VCU has started the Green Zone program in an effort to enhance the quality of university life for military veterans.
The program identifies VCU faculty trained in dealing with veterans’ issues. A volunteer faculty member can assist a veteran with his or her problem, or give the vet information on where to receive the right help, VCU Veterans Administrator James Chambliss said.
According to Chambliss, training helps volunteers better understand the veteran, the veteran’s experience and the way of military life.
The Green Zone program is an initiative stemming from VCU’s larger program called USS-RAMS.
“These programs are designed to help veterans transition from military life to college life,” Chambliss said.
One of the driving organizations behind these programs is the VCU Student Veterans Association. Veterans sit in on the training to ensure the program is as accurate as possible.
“It’s admirable,” SVA president Kazonga Singleton said. “The university has thrown its support behind us.”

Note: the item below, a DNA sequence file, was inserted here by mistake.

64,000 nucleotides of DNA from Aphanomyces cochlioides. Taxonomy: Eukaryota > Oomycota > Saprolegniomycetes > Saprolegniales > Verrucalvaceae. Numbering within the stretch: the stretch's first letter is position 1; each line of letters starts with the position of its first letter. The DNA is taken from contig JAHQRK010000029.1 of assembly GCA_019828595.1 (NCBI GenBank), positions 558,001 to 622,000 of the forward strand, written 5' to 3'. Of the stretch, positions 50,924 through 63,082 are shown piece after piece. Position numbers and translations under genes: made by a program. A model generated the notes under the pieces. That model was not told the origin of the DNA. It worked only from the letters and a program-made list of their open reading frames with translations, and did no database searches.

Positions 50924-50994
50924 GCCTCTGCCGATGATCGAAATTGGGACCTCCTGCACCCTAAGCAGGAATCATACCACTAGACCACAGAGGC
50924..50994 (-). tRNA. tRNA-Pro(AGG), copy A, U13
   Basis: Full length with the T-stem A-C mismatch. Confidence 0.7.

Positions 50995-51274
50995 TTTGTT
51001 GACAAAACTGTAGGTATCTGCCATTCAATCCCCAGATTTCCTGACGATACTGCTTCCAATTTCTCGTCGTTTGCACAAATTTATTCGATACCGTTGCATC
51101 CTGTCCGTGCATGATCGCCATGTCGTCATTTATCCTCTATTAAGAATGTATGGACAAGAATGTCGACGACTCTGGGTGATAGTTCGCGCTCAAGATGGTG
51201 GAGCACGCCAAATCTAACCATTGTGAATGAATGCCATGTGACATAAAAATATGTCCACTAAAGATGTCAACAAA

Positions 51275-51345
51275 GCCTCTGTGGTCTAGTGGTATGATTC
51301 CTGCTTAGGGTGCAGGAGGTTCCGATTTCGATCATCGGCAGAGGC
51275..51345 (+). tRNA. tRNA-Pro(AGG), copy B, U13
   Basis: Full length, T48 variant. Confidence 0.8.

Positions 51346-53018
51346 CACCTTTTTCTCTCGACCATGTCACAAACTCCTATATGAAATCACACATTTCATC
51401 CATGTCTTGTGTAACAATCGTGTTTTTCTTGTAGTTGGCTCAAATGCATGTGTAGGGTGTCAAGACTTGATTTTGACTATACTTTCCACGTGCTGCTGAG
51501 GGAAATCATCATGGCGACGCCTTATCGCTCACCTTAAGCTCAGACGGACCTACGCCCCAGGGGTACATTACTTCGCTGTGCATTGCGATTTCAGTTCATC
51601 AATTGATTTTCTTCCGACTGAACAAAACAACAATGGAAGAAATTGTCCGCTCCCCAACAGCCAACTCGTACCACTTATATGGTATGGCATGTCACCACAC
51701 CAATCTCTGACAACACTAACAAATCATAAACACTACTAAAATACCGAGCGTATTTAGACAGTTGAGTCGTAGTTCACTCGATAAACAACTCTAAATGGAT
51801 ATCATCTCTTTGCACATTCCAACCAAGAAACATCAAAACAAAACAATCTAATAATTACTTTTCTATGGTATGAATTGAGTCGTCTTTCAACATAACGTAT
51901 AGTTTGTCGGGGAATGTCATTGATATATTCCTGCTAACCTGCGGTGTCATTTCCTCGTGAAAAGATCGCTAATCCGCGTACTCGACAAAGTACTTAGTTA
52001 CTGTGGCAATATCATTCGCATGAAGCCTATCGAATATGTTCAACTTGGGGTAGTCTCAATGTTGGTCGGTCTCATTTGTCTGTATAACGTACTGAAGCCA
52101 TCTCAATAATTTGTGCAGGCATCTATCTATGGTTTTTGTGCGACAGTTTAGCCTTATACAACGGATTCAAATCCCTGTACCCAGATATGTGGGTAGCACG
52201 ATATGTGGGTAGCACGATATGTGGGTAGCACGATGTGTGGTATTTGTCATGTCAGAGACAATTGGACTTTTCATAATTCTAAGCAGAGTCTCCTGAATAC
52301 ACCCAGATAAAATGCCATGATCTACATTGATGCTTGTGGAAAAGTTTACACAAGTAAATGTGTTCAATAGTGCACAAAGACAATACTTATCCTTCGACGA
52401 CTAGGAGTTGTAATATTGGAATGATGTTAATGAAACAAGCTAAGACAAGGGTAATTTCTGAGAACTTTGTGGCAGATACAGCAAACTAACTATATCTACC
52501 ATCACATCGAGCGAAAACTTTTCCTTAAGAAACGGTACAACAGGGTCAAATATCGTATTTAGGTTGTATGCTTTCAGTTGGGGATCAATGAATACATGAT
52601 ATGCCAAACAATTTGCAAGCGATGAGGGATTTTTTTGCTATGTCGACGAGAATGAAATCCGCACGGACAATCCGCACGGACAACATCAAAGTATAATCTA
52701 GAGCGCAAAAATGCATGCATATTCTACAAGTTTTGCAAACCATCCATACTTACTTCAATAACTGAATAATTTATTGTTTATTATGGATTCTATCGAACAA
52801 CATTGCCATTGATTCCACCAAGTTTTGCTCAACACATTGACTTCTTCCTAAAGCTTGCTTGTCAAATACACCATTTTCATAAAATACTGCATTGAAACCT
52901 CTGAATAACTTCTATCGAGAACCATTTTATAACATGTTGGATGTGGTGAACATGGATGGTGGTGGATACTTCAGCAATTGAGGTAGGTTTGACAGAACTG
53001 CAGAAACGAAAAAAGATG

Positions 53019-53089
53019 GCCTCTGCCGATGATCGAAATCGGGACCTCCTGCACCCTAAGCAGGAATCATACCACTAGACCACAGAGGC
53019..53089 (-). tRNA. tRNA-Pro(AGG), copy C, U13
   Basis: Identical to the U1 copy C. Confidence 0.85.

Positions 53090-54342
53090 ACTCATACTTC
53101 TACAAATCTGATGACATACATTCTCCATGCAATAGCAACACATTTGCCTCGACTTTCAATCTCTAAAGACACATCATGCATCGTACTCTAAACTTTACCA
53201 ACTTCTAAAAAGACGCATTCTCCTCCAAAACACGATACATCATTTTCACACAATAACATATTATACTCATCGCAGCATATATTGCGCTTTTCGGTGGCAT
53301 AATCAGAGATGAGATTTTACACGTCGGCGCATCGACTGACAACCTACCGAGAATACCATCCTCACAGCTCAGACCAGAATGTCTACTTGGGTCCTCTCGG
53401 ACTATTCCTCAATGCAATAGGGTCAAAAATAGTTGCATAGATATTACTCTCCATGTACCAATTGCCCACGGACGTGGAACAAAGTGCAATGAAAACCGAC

The SVA raised veterans’ concerns to VCU administrators when the school was developing USS-RAMS and Green Zone, Singleton said.
“It is making VCU more vet friendly,” Iraq veteran and VCU junior Johnathan Hoggatt said.
Hoggatt said that transitioning from the military to a college life is difficult.
The USS-RAMS program has more initiatives ready for implementation. Next semester there will be a veterans-only orientation that will provide new student veterans with information that will help them be successful at VCU. Certain classes soon could be exempt for veterans who receive similar training in the military.
Chambliss said the new VCU veterans program requires active involvement from the individual veteran. In order for veterans to benefit from these programs, they must let someone know about the issues they are facing at VCU.